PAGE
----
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Sh50.9b plan to combat pollution


Plastic bottles at Gioto dumpsite in Nakuru. [Kipsang Joseph, Standard]

Kenya is among seven nations that have united in a bold $379 million (Sh50.9 billion) initiative to tackle the toxic tide of pesticide and plastic pollution in agriculture.

Ecuador, India, Kenya, Laos, Philippines, Uruguay, and Vietnam have joined forces to reduce the environmental impact of the agricultural sector.

Data from the United Nations Environment Programme (UNEP) shows that chemicals play a crucial role in farming, with nearly 4 billion tonnes of pesticides and 12 billion kilogrammes of agricultural plastics used every year.

Despite their benefits for food yields, these chemicals pose significant risks to human health and the environment. As many as 11,000 people die from the toxic effects of pesticides annually, and chemical residues can degrade ecosystems, diminishing soil health and farmers’ resilience to climate change.

The open burning of agricultural plastics also contributes to an air pollution crisis that causes one in nine deaths worldwide.

Dangerous pesticides and poorly handled agricultural plastics unleash harmful persistent organic pollutants (POPs) that linger in our environment, contaminating air, water, and food. Despite their dangers, these inputs remain enticingly cheap, leaving farmers with little motivation to embrace safer alternatives.

The Financing Agrochemical Reduction and Management Programme (FARM), led by UNEP with financial support from the Global Environment Facility (GEF), seeks to change that, elaborating the business case for banks and policymakers to reorient policy and financial resources towards farmers. This aims to help them adopt low- and non-chemical alternatives to toxic agrochemicals and facilitate a transition towards better practices.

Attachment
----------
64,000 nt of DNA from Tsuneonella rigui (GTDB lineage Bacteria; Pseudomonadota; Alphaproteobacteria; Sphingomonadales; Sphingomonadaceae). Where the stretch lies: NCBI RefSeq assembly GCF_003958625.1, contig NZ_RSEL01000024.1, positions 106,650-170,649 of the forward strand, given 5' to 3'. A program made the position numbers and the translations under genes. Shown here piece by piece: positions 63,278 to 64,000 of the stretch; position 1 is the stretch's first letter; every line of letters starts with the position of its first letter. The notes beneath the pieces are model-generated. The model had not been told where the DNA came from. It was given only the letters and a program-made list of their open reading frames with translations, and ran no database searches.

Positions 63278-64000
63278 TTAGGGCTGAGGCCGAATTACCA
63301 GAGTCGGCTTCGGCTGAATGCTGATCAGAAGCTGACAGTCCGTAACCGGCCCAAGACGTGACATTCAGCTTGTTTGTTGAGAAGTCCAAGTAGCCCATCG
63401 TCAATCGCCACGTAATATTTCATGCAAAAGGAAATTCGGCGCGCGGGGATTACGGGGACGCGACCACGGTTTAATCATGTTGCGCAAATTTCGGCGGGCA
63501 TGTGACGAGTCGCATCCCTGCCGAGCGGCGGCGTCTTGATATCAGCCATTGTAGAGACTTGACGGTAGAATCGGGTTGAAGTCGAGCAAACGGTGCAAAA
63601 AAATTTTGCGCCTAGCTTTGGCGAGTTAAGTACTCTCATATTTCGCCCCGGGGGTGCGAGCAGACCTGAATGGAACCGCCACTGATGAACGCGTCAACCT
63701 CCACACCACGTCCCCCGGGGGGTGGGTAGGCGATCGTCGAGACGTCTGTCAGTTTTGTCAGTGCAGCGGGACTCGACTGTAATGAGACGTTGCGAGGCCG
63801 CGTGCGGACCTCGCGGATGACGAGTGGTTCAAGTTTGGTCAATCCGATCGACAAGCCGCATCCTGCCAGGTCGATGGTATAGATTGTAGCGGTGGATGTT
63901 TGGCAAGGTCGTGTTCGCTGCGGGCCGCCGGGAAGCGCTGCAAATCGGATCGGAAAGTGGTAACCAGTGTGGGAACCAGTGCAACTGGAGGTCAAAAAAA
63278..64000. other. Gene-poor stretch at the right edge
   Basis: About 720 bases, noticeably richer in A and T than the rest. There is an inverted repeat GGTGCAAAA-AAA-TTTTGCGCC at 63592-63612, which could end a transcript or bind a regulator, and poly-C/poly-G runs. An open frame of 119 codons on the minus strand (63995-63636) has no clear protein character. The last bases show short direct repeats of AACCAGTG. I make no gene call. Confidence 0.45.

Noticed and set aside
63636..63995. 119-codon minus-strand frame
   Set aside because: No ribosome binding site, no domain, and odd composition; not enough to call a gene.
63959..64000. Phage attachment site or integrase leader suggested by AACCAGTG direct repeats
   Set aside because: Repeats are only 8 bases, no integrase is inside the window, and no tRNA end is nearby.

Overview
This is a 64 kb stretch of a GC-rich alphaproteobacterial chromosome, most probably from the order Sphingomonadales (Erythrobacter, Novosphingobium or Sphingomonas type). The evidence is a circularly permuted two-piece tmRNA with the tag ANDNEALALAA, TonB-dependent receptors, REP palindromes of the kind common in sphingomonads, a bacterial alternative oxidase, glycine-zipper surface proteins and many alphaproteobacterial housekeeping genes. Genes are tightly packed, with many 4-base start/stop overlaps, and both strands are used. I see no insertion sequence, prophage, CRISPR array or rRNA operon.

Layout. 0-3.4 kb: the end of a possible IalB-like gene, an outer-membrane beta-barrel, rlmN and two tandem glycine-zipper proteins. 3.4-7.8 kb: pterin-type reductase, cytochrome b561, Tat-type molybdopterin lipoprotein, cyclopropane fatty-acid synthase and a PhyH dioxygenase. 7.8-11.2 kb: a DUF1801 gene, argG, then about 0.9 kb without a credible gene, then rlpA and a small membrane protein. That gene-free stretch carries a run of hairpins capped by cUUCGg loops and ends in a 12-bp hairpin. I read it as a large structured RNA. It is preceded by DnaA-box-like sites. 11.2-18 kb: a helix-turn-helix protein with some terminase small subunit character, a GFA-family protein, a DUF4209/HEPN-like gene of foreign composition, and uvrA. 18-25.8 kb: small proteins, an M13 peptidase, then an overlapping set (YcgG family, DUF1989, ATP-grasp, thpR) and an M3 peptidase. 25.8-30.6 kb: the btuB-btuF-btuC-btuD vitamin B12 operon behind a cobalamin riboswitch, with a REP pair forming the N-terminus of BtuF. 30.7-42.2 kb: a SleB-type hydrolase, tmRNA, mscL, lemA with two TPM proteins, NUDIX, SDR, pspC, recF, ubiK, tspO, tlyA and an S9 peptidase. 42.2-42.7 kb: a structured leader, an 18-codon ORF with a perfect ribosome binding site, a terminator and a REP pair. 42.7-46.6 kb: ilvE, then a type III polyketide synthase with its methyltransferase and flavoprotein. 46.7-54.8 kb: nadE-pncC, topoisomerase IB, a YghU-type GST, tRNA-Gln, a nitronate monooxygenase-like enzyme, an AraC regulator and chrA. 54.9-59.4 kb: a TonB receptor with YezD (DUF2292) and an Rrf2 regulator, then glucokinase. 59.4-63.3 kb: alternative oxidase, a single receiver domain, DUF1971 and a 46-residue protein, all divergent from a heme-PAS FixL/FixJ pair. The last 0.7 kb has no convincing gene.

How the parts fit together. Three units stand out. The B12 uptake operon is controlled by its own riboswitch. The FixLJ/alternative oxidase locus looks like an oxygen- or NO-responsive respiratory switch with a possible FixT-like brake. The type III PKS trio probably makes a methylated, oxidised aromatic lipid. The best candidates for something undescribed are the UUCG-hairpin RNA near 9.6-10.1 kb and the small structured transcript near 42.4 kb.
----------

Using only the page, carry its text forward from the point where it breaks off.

Anil Sookdeo, the Chemicals Coordinator at the GEF, said the five-year programme is projected to prevent over 51,000 tonnes of hazardous pesticides and over 20,000 tonnes of plastic waste from being released. Additionally, it will avoid 35,000 tonnes of carbon dioxide emissions and protect over three million hectares of land from degradation.

“Our current agricultural system relies on harmful chemicals; this is not necessary. FARM offers a powerful alternative model, empowering farmers with the knowledge and resources to transition to sustainable practices that safeguard our health and environment and also boost yields and profits,” said Sookdeo.

The FARM programme will support government regulation to phase out POPs-containing agrochemicals and agri-plastics and adopt better management standards. 

Sheila Aggarwal-Khan, Director of UNEP’s Industry and Economy Division, emphasised that food productivity and safety rely on identifying better practices and safer alternatives to highly hazardous pesticides.

“Adoption is key to scaling these alternatives. There is no real option other than a strong, coordinated response to the pollution crisis,” said Aggarwal-Khan.

The FARM launch event convened representatives from all seven countries, with over 100 partners and stakeholders directly involved in the programme, including public and private banks, policymakers, farmer cooperatives, agrochemical and plastic manufacturers, international organisations, civil society, academia, and retailers. 

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